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Diamond-Like Carbon (DLC)

Diamond-Like Carbon (DLC)

Diamond-like Carbon is the name attributed to a variety of amorphous carbon materials containing a large fraction of sp3 bonds [1]. The sp3 fraction can vary from 0 to 90% and determines the density and the mechanical properties [2]. The sp2 configuration and clustering determine the DLC optical properties [2]. Thus, a wide range of DLC films with different properties can be grown, depending on the source used and the deposition parameters [1]. The term tetrahedral amorphous carbon (ta-C) designates a non-hydrogenated carbon film containing a high fraction of sp3 bonded carbon. Thus, ta-C is the DLC with the highest density, Young's modulus and hardness [1, 2]. The introduction of hydrogen (H) or nitrogen (N) allows the deposition of hydrogenated amorphous carbon (a-C:H) and carbon nitride (CNx) films.

In recent years, there have been important advances in the science of carbon such as the development of chemical vapor deposition of diamond, the discovery of fullerenes, carbon nanotubes and graphene. However, DLC is the only nanostructured carbon-based material, which finds various applications in “real life” [2]. This is because of its unique set of properties, which include: high hardness, low friction, wear and chemical resistance to acids and alkalis, good thermal stability and ultra-smoothness [1, 2]. These films generally reproduce substrate topography, thus they do not need any post-finishing, which is required for diamond coatings. Thus, DLC is often used for tribological applications. DLC is also a biocompatible material and it can be used in the human body for medical purposes. Recently DLC has been used also for MEMS (Micro-Electro-Mechanical-Systems) and as gas-barrier coating for plastic bottles, containing sparkling liquids, in order to increase the bottle storage time [2]. At present, one of the most important industrial applications of the family of amorphous carbon coatings is in data storage devices, both magnetic and optical, where developments of DLC as a protective layer could allow increases of the data storage density up to ~1 Tbit/in2 and ~60 Gbit/in2, respectively [2].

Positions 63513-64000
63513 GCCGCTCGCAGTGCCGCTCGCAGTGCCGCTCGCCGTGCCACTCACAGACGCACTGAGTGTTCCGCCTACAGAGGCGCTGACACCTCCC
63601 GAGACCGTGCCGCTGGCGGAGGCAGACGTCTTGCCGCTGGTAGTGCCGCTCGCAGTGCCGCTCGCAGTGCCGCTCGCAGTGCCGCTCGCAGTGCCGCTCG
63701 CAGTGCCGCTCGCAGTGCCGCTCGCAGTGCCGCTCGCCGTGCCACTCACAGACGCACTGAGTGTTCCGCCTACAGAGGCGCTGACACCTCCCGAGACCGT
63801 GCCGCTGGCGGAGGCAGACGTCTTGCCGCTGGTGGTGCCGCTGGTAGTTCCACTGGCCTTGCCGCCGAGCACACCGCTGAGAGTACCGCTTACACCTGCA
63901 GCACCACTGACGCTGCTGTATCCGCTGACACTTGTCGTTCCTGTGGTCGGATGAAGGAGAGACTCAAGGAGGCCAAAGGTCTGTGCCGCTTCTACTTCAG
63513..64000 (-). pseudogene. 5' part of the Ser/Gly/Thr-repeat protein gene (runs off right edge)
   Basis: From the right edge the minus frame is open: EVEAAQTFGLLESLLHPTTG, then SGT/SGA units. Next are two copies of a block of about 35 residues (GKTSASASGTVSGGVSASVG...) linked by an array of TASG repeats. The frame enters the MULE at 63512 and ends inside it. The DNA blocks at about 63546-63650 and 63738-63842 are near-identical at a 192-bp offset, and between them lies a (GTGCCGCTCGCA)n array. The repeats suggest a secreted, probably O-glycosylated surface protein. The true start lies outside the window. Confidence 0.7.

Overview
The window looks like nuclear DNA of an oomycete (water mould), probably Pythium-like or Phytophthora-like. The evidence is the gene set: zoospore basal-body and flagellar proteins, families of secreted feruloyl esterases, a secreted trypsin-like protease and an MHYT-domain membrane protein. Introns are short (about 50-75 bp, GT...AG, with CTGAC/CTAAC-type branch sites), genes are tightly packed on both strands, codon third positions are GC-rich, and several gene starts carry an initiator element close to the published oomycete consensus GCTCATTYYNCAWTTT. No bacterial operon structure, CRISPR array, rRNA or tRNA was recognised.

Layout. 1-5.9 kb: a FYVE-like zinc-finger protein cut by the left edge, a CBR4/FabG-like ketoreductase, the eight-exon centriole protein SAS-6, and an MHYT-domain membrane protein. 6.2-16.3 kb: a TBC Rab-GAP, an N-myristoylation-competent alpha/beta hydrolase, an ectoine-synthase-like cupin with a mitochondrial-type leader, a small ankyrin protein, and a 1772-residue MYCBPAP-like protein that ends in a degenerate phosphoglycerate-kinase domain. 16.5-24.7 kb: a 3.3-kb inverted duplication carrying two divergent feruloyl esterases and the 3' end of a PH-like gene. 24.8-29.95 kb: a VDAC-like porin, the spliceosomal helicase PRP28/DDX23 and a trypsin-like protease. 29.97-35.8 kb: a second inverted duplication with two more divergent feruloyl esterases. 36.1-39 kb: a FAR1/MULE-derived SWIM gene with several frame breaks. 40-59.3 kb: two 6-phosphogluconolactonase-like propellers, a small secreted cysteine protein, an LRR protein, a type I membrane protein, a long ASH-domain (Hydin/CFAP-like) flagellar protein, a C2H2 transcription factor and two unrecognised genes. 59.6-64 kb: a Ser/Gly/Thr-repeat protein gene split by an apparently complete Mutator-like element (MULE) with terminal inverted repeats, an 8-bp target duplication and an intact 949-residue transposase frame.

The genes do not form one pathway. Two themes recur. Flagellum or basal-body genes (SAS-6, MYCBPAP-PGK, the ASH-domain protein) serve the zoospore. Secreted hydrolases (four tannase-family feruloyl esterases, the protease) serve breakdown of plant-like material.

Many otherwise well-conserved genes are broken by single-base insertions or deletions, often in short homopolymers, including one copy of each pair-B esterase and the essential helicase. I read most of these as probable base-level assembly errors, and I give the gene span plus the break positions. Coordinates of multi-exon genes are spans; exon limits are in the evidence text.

1. J. Robertson. Mat. Sci. Eng. Rep., R37, 129 (2002)

  2. C. Casiraghi, J. Robertson, A. C. Ferrari, Diamond-like carbon for data and beer storage, Materials Today vol 10 (2007)